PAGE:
Most classroom teachers should receive a mandatory 2 per cent pay rise in September, a group of unions has said.
The six teaching unions – Association of School and College Leaders, the NAHT heads' union, NUT, ATL, UCAC and Voice – also accused the government of leaving schools with "little or no time to prepare for the implementation" of pay changes in September.
In a joint response to the government's consultation on the school teachers' review body report, the unions said: "We are of the view that individual teachers should be entitled to receive a pay increase in line with the uplift to the minimum/maximum of their respective pay range."
For most classroom teachers this would represent a 2 per cent rise in line with the STRB's recommendation that the lower and upper limit of the main pay range should be increased by this amount.
The unions said they will be "jointly advising schools" that they should provide all teachers with an increase in line with the STRB recommendations for their pay range. However, they call on the government to ensure this is "provided for on a mandatory basis in the school teachers' pay and conditions document".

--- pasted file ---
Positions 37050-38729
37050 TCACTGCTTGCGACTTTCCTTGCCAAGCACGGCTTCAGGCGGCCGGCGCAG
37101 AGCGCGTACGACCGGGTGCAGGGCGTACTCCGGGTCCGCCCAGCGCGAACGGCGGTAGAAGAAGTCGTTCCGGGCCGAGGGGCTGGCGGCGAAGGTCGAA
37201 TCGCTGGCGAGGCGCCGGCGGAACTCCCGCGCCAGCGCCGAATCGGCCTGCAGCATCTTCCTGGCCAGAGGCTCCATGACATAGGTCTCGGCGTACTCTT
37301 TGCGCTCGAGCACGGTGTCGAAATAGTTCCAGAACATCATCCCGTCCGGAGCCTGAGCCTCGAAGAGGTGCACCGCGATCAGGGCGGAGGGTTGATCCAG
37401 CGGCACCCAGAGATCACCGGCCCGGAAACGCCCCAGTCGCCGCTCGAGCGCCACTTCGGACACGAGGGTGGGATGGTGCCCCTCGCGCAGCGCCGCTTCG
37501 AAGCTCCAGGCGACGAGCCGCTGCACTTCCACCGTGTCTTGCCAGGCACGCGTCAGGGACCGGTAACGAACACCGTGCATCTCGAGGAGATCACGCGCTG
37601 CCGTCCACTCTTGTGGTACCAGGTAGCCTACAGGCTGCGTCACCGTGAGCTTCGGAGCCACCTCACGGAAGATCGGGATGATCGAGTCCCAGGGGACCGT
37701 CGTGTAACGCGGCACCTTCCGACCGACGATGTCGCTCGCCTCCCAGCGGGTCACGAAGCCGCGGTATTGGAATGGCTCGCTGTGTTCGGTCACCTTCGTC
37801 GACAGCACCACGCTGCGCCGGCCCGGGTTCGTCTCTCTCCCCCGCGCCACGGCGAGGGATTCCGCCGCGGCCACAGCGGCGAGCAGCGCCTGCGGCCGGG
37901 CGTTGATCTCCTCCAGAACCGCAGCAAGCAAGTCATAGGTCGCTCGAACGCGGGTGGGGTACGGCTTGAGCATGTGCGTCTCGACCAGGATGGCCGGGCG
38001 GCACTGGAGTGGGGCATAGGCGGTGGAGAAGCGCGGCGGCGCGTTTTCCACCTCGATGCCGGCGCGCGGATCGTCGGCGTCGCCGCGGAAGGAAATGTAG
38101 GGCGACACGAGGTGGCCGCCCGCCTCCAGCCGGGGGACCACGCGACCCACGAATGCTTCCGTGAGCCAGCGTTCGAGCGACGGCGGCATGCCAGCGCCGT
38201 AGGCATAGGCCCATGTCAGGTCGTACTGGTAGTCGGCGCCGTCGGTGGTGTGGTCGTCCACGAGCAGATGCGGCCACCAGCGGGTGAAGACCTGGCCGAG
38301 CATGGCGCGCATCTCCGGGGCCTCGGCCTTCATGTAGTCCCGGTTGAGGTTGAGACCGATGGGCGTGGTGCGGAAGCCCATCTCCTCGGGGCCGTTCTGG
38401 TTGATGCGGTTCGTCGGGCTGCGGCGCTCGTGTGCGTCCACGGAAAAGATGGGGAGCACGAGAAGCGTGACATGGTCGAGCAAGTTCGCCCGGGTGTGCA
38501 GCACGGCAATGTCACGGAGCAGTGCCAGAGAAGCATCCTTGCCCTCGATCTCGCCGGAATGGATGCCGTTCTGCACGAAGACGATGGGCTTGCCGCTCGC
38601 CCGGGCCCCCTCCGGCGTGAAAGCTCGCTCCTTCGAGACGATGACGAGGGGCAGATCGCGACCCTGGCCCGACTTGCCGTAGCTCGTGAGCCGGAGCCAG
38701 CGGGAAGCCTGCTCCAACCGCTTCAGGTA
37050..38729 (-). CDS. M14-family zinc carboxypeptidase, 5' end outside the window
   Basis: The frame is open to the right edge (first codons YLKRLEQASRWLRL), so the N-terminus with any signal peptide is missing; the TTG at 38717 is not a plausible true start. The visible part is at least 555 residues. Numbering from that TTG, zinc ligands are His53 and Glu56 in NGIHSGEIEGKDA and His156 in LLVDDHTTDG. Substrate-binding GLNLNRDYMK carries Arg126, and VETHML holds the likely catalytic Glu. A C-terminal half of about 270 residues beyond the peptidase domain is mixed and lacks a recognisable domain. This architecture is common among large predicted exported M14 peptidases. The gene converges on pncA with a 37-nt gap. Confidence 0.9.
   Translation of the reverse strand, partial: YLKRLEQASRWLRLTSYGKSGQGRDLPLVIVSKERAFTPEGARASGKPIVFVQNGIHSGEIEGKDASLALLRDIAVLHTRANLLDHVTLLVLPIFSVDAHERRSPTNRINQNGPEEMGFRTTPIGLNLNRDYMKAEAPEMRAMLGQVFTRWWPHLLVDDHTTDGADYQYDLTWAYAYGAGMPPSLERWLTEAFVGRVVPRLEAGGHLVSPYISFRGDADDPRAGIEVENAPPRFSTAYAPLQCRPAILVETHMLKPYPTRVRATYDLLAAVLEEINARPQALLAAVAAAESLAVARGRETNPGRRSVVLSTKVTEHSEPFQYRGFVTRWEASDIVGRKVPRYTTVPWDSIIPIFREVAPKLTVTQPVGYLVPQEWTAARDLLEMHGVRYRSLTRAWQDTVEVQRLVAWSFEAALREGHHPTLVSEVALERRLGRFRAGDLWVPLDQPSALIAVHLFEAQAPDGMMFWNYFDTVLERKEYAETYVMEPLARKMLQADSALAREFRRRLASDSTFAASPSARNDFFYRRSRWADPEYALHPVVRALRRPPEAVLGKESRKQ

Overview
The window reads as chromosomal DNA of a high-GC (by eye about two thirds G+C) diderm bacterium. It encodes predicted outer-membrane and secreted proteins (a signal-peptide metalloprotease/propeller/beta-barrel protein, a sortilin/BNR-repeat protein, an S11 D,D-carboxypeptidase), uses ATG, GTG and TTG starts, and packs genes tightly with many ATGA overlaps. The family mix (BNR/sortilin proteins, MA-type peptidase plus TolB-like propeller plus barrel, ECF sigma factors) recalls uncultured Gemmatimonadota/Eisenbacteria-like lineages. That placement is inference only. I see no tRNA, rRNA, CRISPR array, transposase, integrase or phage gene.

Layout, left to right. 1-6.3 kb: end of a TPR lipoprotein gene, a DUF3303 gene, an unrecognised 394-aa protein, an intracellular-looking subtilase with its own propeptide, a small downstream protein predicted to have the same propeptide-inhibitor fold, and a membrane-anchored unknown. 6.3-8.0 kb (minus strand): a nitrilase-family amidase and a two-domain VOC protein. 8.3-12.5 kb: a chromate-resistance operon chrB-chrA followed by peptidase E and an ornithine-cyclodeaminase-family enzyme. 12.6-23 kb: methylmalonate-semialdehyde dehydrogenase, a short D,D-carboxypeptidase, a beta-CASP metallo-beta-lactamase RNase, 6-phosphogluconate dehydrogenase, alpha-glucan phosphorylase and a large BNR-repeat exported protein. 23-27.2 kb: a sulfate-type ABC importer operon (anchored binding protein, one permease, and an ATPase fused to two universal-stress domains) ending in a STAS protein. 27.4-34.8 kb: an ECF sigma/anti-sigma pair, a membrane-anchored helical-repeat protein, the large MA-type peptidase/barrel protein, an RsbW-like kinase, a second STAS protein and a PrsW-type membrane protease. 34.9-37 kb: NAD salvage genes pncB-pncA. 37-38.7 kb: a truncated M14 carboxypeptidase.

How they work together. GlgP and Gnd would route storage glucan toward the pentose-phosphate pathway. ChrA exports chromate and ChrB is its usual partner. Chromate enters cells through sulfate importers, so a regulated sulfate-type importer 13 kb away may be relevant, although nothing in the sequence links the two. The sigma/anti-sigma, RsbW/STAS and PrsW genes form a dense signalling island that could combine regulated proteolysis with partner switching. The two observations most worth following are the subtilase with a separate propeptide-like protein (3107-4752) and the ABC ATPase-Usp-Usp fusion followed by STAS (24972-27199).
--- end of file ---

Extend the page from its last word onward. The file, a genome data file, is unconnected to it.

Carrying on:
The unions also said that "given the pressure on school budgets", all pay increases should be fully funded by the government.
Earlier this month the education secretary, Justine Greening, announced she was intending to accept the recommendation by the STRB that teachers should receive an overall 1 per cent pay rise in September.
However, the STRB said there was a "real risk" schools will not be able to recruit good teachers because starting salaries lag behind other graduate occupations. Yesterday evidence emerged that young graduates are "deserting" a career in teaching.
The STRB report was delayed by the snap general election – the second time in two years the pay decision was delayed, with the announcement in 2016 set back by the EU referendum.
In their response, the unions said the late publication of the STRB's report had left an "unacceptably short timescale" for consultation, with schools left with "little or no time to prepare for the implementation of change from September".